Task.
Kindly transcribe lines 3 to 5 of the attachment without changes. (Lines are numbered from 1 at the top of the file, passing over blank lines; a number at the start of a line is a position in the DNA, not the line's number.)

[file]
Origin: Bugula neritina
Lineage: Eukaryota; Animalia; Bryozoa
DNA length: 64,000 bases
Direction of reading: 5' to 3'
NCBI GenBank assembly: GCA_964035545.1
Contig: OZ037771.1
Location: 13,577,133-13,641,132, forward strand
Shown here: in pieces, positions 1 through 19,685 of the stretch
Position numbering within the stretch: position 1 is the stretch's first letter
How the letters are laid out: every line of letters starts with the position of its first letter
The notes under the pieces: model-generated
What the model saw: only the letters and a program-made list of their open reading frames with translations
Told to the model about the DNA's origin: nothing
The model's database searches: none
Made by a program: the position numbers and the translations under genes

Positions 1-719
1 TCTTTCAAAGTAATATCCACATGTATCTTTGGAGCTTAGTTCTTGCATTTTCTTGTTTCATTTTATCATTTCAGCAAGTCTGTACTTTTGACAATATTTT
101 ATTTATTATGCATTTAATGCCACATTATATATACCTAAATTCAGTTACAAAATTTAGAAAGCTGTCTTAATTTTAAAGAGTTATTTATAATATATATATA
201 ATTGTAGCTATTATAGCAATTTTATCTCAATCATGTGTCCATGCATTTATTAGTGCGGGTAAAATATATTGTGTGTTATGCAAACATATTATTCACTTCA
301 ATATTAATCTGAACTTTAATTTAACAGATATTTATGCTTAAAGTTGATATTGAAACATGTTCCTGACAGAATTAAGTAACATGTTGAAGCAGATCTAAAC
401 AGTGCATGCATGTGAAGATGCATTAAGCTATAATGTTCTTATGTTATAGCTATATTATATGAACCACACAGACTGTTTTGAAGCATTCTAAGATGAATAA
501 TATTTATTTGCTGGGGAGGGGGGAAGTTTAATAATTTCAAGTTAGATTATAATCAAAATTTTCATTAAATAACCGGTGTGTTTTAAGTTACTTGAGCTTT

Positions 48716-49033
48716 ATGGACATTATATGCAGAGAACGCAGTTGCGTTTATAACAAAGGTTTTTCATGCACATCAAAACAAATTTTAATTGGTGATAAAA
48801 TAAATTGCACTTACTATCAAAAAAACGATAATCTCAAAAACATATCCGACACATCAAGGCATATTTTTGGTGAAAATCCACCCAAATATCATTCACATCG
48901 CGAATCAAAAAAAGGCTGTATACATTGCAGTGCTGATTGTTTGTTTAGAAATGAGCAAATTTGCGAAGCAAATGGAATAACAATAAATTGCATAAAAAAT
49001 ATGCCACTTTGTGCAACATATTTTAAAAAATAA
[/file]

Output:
DNA length: 64,000 bases
Direction of reading: 5' to 3'
NCBI GenBank assembly: GCA_964035545.1